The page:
Sudbury Wolves head coach Paul Fixter wanted one thing established before the 2013-14 regular season started. As the new head coach, Fixter wanted to see a clear sign his team would be ready for a 68-game haul through hell that is known as the OHL schedule.
He got it in the final game of the exhibition season last week on the road as the Wolves fought back from a 3-0 first period deficit to win 4-3. Fixter and associate coach, David Matsos, liked what they saw.
“What has impressed the coaching staff has been the work ethic of this team,” Fixter said. “In the final game against the Soo, they found a way to battle back and win. They showed perseverance. It was an encouraging sign.”
While some argue the exhibition season doesn’t really matter, Fixter said it is vital, more so this season as a new coach. The Wolves trip to Russia for a world club junior championship event had mixed results, but it served to bring the team together more. It was needed.
“Any time a puck is dropped and a game played, it is important,” Fixter said.
It is the dawn of a new season. There are many variables that come into play for the Wolves. There will be no shortage of elements to hone. Fixter is fully aware the coaching staff must also step up and ensure the players develop and improve.
“We have worked some kinks out,” the coach said. “We will need to work on some of our coverages. We also need to work on our specialty teams. There is lots of work to do.”
The Wolves open the 2013-14 regular season with a home-and-home series against their Northern Ontario rivals from the Western Conference, the Sault Ste. Marie Greyhounds, Friday night. Game time is 7:35 p.m. Then, they hit the road to face the Hounds on Saturday night at 7 p.m.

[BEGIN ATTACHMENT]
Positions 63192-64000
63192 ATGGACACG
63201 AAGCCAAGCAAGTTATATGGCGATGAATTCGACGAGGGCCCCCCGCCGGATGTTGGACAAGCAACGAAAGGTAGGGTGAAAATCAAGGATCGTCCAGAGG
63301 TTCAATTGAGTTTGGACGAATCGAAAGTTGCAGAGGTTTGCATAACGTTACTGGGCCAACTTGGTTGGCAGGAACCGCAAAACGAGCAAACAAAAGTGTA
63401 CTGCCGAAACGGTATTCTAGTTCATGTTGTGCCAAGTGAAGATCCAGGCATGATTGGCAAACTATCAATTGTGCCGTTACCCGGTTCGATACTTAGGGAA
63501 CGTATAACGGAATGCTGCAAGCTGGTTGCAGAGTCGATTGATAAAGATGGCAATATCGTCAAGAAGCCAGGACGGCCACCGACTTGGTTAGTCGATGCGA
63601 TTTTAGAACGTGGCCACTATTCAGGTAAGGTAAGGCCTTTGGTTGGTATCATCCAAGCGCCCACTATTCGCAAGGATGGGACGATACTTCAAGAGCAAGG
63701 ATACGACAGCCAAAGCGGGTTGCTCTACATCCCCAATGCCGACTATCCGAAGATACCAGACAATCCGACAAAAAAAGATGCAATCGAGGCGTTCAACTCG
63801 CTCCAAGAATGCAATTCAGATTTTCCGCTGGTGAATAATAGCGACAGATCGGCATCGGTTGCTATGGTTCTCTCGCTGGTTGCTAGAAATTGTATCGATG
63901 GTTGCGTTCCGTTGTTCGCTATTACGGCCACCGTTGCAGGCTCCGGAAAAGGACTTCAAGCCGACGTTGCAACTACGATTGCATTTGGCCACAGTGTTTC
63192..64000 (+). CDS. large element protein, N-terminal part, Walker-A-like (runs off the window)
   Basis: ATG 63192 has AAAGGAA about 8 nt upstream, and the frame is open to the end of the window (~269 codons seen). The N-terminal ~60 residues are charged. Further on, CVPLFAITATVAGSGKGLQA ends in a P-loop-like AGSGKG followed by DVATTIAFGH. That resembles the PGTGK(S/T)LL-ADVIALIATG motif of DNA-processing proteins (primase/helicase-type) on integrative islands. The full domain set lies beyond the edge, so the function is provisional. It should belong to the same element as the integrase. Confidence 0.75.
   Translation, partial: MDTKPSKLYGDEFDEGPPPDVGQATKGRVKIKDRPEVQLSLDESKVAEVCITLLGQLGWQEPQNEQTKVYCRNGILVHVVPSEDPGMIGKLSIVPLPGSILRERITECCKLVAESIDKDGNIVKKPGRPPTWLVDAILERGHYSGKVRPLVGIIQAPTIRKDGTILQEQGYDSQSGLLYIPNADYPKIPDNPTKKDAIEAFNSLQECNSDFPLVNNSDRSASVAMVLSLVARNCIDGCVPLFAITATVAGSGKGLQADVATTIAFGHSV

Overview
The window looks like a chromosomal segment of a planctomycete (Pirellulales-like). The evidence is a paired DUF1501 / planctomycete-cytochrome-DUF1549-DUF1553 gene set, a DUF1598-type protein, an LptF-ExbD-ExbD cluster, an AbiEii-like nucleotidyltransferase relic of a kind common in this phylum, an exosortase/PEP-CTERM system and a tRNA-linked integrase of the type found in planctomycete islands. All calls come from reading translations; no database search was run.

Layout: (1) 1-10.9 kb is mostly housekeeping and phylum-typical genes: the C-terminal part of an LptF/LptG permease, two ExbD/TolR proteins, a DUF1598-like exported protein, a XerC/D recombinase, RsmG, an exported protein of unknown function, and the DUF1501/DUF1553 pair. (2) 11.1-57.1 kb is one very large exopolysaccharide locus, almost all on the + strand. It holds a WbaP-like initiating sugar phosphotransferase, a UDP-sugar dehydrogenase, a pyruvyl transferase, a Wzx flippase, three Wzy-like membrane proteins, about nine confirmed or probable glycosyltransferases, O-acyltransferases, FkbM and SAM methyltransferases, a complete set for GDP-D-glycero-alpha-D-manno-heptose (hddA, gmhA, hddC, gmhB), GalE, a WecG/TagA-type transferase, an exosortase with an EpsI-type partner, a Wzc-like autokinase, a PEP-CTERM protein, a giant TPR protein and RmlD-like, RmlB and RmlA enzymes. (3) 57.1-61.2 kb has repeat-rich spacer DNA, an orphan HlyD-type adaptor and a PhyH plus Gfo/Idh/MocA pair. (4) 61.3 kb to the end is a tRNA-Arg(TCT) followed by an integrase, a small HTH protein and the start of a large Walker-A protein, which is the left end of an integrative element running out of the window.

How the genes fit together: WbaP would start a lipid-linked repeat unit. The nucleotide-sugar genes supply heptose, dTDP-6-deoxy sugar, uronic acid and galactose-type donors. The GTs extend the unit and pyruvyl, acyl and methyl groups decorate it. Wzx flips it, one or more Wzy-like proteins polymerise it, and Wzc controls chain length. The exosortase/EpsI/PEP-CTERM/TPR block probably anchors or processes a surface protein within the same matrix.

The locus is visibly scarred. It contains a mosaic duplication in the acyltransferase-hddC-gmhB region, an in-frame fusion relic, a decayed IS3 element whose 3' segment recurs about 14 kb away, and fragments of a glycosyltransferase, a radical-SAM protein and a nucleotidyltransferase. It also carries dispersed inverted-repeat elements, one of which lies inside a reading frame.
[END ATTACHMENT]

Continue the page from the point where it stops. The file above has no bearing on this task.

It will be a stiff test to open the regular season for the Wolves. With the regular season ready to commence, Fixter has high hopes the team will follow through and build off a strong pre-season and continue to nurture the team-first mentality and fight for a win in every game. He has seen it in the players. Fixter knows they have it in them.
“The biggest thing with these guys are they believers,” he said. “It is a big positive for the coaches to have that in players.”
Sniffing out the Greyhounds
Opportunities reign supreme with the Sault Ste. Marie Greyhounds in 2013-14.
The Greyhounds were one of the most pesky teams in the OHL last season thanks to a balanced attack, good goaltending and a stingy defence corps.
They finished sixth in the Western Conference with a 36-26-3-3 record. But graduations hit the team hard in the off-season, taking its top five scorers, including 103-point man Nick Cousins.
It doesn’t mean pasture time for the Soo though. Forwards Andrew Fritsch and import Sergey Tolchinsky, who combined for 103 points last season, will lead the offensive assault. On the back end, Edmonton Oilers 2013 first-round pick, defenceman Darnell Nurse will lead by example as the new captain. Last season, he racked up 12 goals, 41 points and 116 penalty minutes in 68 games.
Sault Ste. Marie general manager Kyle Dubas sees a team that has potential.
“We are in transition right now,” Dubas said. “But we will get through and be better as the season goes on because we have some solid young players to build around.”
Greater Sudbury connection: Trent Mallette. The Levack boy made the Hounds last season as a 16-year-old and didn’t disappoint. The 5-10, 160-pound forward picked up five goals in 58 games, seeing about six to seven minutes per game as a rookie. He has the tools to do a lot more with more ice time.
Hometown boys: The Greyhounds have the opposite end of the age spectrum represented with their own local players. Overager Patrick Watling was brought in to provide a steady influence in the forward ranks. He played last season with Guelph and rang up 12 goals and 25 points in 53 games.